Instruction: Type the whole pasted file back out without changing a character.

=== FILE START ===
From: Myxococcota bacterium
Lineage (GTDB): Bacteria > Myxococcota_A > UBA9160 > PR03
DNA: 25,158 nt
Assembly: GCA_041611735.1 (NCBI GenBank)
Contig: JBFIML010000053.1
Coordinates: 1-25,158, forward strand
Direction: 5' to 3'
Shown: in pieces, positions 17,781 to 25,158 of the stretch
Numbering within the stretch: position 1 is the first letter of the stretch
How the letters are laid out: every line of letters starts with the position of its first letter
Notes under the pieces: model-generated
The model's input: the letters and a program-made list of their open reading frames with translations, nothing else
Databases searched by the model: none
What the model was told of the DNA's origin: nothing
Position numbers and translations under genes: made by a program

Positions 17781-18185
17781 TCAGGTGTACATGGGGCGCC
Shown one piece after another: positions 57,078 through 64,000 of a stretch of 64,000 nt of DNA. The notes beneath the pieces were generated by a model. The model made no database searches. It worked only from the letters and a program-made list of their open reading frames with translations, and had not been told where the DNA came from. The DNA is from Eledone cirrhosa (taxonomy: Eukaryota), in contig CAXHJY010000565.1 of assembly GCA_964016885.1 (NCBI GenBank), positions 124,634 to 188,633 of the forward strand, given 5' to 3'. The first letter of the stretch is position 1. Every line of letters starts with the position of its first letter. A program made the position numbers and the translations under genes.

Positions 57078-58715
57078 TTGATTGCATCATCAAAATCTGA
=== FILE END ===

From: Myxococcota bacterium
Lineage (GTDB): Bacteria > Myxococcota_A > UBA9160 > PR03
DNA: 25,158 nt
Assembly: GCA_041611735.1 (NCBI GenBank)
Contig: JBFIML010000053.1
Coordinates: 1-25,158, forward strand
Direction: 5' to 3'
Shown: in pieces, positions 17,781 to 25,158 of the stretch
Numbering within the stretch: position 1 is the first letter of the stretch
How the letters are laid out: every line of letters starts with the position of its first letter
Notes under the pieces: model-generated
The model's input: the letters and a program-made list of their open reading frames with translations, nothing else
Databases searched by the model: none
What the model was told of the DNA's origin: nothing
Position numbers and translations under genes: made by a program

Positions 17781-18185
17781 TCAGGTGTACATGGGGCGCC
Shown one piece after another: positions 57,078 through 64,000 of a stretch of 64,000 nt of DNA. The notes beneath the pieces were generated by a model. The model made no database searches. It worked only from the letters and a program-made list of their open reading frames with translations, and had not been told where the DNA came from. The DNA is from Eledone cirrhosa (taxonomy: Eukaryota), in contig CAXHJY010000565.1 of assembly GCA_964016885.1 (NCBI GenBank), positions 124,634 to 188,633 of the forward strand, given 5' to 3'. The first letter of the stretch is position 1. Every line of letters starts with the position of its first letter. A program made the position numbers and the translations under genes.

Positions 57078-58715
57078 TTGATTGCATCATCAAAATCTGA